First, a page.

But what should I get in my email a few days later? A newsletter from SewStylish magazine with a link to a story on …. Make your own buttons from polymer clay . It is good to know I am not alone in some of the things I do.
Thanks to Joy for pointing me to Karen's Blog. Karen made the blouse for her daughter and moved the gathers on the blouse up to the bust area. I went back and did the same. The wearablity issues went away. However, I really think the pattern was drafted as a tunic front with very little shaping and the gathers in the waist area are a style detail, not a bust dart rotation.
The center front placket is 2” wide. When the gathers are moved up to the same level as the bust point, the side view is a little strange. I don’t have any cleavage so the placket lays flat against my chest bone between the “girls”. I don’t know if this would work for a person whose bust is fuller in the center front. Most blouses with center front gathers have them on either side of a very narrow front band.
The Show and Tell part of the sewing guild meeting was wonderful this month. Since we were snowed in for two weekends, many attendees had been "sewing up a storm” to use a corny phrase, and had lots of garments to share. Show and tells are fun and inspiring. I always come away from them with a list of more patterns I "need” to buy or techniques I “need” to try. I took 2 other items to Show and Tell. One was a skirt. This fall, I purchased some thigh length sweaters to wear with skirts and pants, a la this inspiration photo. But I needed some help styling them. Many of the magazine photos showed a belt around the waist either over the sweater or on a skirt under the sweater; I suppose to make the eye read the silhouette as if it had a waist. Belts over sweaters look horrible on me, so I looked for a skirt pattern that could be worn with a belt under the sweater. Skirt #110 from the Aug 09 issue of Burda Style fit the criteria and was quick to make, The brown poly wool blend fabric with a cream and black metallic grids went perfectly with a long beige sweater.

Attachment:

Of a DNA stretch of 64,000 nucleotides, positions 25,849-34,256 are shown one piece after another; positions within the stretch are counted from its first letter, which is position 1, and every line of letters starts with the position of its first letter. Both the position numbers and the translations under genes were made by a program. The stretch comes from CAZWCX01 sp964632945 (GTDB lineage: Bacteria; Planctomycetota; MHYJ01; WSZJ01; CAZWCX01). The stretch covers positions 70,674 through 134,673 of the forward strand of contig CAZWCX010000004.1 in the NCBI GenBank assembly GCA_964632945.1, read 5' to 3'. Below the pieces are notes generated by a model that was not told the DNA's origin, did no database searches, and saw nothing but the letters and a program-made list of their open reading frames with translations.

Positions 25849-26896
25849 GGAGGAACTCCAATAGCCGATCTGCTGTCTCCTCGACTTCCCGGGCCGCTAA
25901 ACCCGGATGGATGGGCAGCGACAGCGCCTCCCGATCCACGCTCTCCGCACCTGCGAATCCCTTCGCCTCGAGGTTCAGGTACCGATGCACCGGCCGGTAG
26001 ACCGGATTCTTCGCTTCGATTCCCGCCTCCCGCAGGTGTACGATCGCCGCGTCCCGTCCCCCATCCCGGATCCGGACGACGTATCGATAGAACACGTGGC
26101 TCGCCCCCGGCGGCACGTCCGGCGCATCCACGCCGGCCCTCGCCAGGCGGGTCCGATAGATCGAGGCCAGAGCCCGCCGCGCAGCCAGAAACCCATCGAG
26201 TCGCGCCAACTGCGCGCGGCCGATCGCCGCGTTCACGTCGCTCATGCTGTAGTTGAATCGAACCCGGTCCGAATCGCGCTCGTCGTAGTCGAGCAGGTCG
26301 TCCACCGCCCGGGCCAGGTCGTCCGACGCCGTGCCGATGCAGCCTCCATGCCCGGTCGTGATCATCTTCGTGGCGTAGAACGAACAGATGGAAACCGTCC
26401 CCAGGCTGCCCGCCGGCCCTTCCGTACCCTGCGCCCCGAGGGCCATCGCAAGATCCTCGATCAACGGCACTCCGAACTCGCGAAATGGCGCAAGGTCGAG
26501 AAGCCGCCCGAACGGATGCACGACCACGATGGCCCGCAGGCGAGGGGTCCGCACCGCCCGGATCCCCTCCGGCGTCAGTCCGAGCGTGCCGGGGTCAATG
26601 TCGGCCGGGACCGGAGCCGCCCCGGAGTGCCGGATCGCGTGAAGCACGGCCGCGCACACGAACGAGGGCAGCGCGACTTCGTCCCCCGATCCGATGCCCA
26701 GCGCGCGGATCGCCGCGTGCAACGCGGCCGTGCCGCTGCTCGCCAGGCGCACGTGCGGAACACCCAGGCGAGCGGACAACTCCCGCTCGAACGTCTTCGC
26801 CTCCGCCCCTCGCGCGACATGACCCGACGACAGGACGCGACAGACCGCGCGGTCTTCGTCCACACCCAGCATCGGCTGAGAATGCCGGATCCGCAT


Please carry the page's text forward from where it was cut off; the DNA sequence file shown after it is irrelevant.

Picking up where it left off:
My second item was a jacket. Made using OOP Vogue 2896, this Anne Klein (AK) jacket has notched collar, three-quarter length sleeves with turn back cuffs and inset carriers for a belt.
The inspiration for this was another fall purchase, a Tahari wool jacket with similar styling. I liked the fit and style so much I decided to make the pattern.
I thought a brown tweed jacket would be quite versatile given the many brown + color print blouses I have, or worn with solid brown bottoms and solid blue, green, cream or red tops. I found this brown/cream wool tweed at Hancock’s. It actually has some threads in blue and green.
This jacket is shown with a belt and really does require one to look good. There is no front overlap or fastening so the belt holds the jacket closed. There are faced slits in the dart legs and side seams so that the belt can pass underneath the jacket fabric there. The belt only shows at the center front and back. I didn’t like the self fabric belt tied casually, as in the pattern picture, so I used a store bought belt. While the AK jacket is OK, it did not come as close to the Tahari jacket as I would have liked because of 1. the non overlap front which shifts up and down even with a hook to hold the front edges together, 2.the fit in the torso is much looser, and 3. I like the look of the belt showing on the side waist of Tahari jacket (done with double princes seams with slits). But it does go with the skirt and the over blouse so I have a little mini wardrobe developing.